Lovely architecture and christmastime in Sprengel Museum Hannover, Germany. .
I produced a clip for UNICEF Germany. My mate and collegue cinematographer Daniel Gerlich shot it with Topmodel Eva Padberg in Iraq on the Sony A7S Mark II and I had the pleasure to cut and colorgrade it. Eva Padberg is good will ambassador for UNICEF.
This hostel in Sweden was terrific.
This is evolution. TRIAL and ERROR. It happens just because it always happened this way. Proven knowledge of the evolution is not longer working. Here is no room for another tree. ERROR.
In the southern Gulf of Bothnia radioactive fallout from Tschernobyl came down in 1986. Increased radioactivity is persistent till today.
Early sunday morning.
Nature is everywhere.
Carrying a field camera for my series “Baltic Sea – hidden cargo” is no fun. Try to reduce the weight by renouncing on lenses or gear you do not really need. I decided to take two lenses with me (150mm, 90mm), a spotmeter, a sekonic lightmeter, a few film holders, front and rear panels, bellow, hardware, films. Don´t forget the massive tripod. So I was able to get even to remote spots quite quickly.
Heading back to the car for about 750m through a swedish forest in the evening is no fun, too. Hungry midges all the way made me run like a pro.
June 25, 2016
My tour for “Baltic Sea – hidden cargo” leads through sweden. The lovely country has a long coast. Nuclear power is common in sweden for decades though the majority of the people wanted to leave it since the 1980ies. Nuclear industry knew well how to slow down the exit and has great plans for the nuclear future especially for the final disposal of nuclear waste. Happening so in Forsmark, mid-sweden, where a final nuclear disposal site is planned 500m deep under the surface of two nature reserves called Ängskär and Bondskäret, “famous amongst other things for their genuine, beautiful coastal region and a number of species of orchid such as Adam and Eva.”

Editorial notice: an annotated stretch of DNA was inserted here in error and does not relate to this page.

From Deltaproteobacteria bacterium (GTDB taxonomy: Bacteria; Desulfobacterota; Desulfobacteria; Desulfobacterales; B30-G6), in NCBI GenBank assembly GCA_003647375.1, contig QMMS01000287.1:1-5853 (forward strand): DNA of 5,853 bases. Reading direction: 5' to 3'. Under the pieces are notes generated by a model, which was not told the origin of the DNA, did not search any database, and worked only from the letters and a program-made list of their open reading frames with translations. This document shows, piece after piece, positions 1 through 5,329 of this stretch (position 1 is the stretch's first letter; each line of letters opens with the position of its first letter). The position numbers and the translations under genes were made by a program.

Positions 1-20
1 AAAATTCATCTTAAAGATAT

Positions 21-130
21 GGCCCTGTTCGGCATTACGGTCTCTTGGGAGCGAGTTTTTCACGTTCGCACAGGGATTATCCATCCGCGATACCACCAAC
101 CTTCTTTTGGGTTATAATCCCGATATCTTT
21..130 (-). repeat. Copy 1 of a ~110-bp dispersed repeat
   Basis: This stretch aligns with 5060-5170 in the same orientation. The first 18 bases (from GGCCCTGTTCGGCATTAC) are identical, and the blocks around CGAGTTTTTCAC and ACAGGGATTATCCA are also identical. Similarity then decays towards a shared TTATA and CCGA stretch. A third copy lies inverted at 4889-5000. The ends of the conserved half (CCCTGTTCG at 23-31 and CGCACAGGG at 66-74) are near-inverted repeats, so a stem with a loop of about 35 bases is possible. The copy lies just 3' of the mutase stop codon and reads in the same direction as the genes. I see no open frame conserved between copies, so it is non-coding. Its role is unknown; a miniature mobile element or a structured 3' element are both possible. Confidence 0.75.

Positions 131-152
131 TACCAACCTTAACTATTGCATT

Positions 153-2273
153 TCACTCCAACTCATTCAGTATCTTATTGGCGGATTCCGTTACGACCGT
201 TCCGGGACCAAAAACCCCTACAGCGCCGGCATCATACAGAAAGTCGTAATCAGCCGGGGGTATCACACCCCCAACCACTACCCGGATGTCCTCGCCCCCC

June 21, 2016
The first trip for „Baltic Sea – hidden cargo“ takes me to Northern Germany in the Lübecker Bucht and the Kieler and Flensburger Förde.
All the imagery will be influenced from the type of camera I have chosen. I have worked with many different models so far. I try to imagine how the pictures of the Baltic Sea would look. They would be quiet, perhaps sublime and timeless. The camera would be steady like a rock and will never move. It is not only about resolution but it is about the way to the goal. So I decide to take portraits of the sea with a classic analog view camera.
The heavy 4×5“ camera inspires me. The bulky system slows my photography down. My sight is on the subject and I can regard it. Releasing the shutter is a minor matter.
The Sinar P 4×5“ is not famous for being a field camera but I like its versatility and reliability. In the next two years I will visit 30 to 40 places where I will take pictures.
It has been a warm summer day when I was waiting for sunset at the Flensburger Förde in the south of the Little Belt. My camera points to the east where the color of the horizon changes every minute.
It´s 21. June so it is the longest day of this year. After sunset at 10:30 p.m. I stay another 2 hours at the beach and take pictures of the horizon which transformed into kind of a fog. Later it appeared again with a stronger shape.
Flensburger Förde, Little Belt
In 1945 the german Wehrmacht sank about 69.000 Tabun grenades in the south of the Little Belt additionally to 5.000 t bombes and grenades filled with phosgene and tabun. The britsh forces plunged an unknown amount of ammunition in this area in the 1940s after WW2. The 69.000 tabun grenades where lifted in 1959 and 1960 and later sunk again in the Bay of Biscay. Today there are still laying 5.000 t phosgene and tabun grenades in the Little Belt side by side with the ammunition the british forces dumped.